</div> 
  </li> 
  <li> 
    <h2>Container 2 <a class="expand" href="">expand</a></h2> 
    <div class="container"> 
      <p>This is an expanded container</p> 
      <a class="close" href="#">close</a> 
    </div> 
  </li> 
  <li> 
    <h2>Container 3 <a class="expand" href="">expand</a></h2> 
    <div class="container"> 
      <p>This is an expanded container</p> 
      <a class="close" href="#">close</a> 
    </div> 
  </li>
</ul>

It’s three list items that each have an h2 that is the always-visible portion of the container, with a link to expand the container. Underneath is the div that is the collapsable portion of the container. The sibling method will be really helpful here to help us get from the anchor to the container. What we need to do is actually go from the anchor (where the user will click), to it’s parent, the h2, to it’s sibling the div. Here is the jQuery to do that.

$(".expand").on("click",function(event){ 
  event.preventDefault(); 
  $(this).fadeOut().parent().siblings(".container").slideDown(); 
}); 

The event.preventDefault(); just makes it so the anchor tag doesn’t take us to the top of the page. Then, I’m actually chaining a few things together. First we start with “this” which refers to the anchor tag. I want that to disapear gradually, so the .fadeOut() method handles that. Then we start our DOM travels. We go to the parent (which is the h2), then we go to the h2’s siblings, specifically one with the class of “container”. Finally, now that we are targetting “container’ we tell it to slide down. Here’s a demo:

See the Pen siblings by Rich (@richfinelli) on CodePen.

.children()

A child element is the element inside of another element. So the main thing missing from our expandable / collapsible containers was that we didn’t have a way to collapse the container. We need something to close the container, so in the example below I’ve expanded on the last one to include a close link inside the container. So when clicking on the link to close we’ll have to travel to the container to close it. Nothing new there we can use parent for that. But, the expand link fades out on expand, so it should fade back in on collapse. So to do that we have to go from the close button to the container to the h2 to the expand link. So that’s parent, sibling, child. Here’s the live demo:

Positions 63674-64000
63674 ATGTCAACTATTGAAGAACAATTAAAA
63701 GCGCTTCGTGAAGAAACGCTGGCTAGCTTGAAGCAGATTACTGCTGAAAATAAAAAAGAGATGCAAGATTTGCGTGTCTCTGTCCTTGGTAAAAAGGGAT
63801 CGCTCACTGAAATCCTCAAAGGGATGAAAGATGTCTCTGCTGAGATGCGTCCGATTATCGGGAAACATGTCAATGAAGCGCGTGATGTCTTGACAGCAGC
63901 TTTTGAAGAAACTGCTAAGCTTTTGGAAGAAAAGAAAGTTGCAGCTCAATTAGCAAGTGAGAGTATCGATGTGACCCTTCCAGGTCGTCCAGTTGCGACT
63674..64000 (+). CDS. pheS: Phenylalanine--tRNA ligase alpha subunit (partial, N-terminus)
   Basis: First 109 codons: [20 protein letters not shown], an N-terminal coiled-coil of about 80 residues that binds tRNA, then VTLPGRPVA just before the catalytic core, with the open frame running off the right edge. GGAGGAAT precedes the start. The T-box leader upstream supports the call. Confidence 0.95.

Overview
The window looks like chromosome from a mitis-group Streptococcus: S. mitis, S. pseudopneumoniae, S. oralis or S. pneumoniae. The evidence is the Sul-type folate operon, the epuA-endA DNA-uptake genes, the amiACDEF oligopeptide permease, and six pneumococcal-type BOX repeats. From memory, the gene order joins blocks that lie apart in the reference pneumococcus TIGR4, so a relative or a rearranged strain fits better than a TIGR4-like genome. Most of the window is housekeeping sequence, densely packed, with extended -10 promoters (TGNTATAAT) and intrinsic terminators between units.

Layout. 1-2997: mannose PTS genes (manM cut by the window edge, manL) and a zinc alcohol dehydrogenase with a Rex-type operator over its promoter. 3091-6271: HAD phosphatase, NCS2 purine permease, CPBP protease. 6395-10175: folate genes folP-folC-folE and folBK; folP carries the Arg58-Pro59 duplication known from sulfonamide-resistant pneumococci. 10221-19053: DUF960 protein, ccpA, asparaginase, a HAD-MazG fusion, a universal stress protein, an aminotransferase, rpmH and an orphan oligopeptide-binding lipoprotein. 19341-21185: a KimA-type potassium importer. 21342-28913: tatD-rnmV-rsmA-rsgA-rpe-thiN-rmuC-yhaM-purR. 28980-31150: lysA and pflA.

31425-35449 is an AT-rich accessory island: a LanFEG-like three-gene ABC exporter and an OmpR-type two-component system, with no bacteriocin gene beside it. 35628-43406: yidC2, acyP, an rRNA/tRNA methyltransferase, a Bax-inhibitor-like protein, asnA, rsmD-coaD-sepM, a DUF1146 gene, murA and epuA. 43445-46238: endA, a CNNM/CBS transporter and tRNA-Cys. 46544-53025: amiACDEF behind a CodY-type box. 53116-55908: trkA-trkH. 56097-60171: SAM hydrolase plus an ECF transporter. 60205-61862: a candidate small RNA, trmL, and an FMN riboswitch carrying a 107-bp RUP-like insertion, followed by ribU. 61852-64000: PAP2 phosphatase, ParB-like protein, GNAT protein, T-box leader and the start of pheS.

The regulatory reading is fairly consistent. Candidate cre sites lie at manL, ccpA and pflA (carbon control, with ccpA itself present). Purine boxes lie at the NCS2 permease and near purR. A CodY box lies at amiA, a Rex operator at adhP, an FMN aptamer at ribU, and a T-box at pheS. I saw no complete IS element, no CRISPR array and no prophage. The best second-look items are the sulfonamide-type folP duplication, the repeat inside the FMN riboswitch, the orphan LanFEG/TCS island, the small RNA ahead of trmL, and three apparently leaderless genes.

See the Pen children by Rich (@richfinelli) on CodePen.

.closest()

Not as obvious as it seems like it should be. This is one of the reasons I wanted to write this post. So I could clearly understand the difference between the .closest() and the .find() method so I didn’t have to look it up every time I needed one of them. And if I forget at least I have an easy place to find it. .closest() is similar to parent as it traverses up thru the DOM tree. Unlike .parent(), .closest() doesn’t look at just the immediate parent. It goes to grandpa the great grandpa, etc until it finds what it’s looking for. It needs to get filtered by a selector. You would think that based on its name that .closest() would look up or down the DOM tree just to find the closest matching set, yet it doesn’t. It only goes up. Here’s a live demo.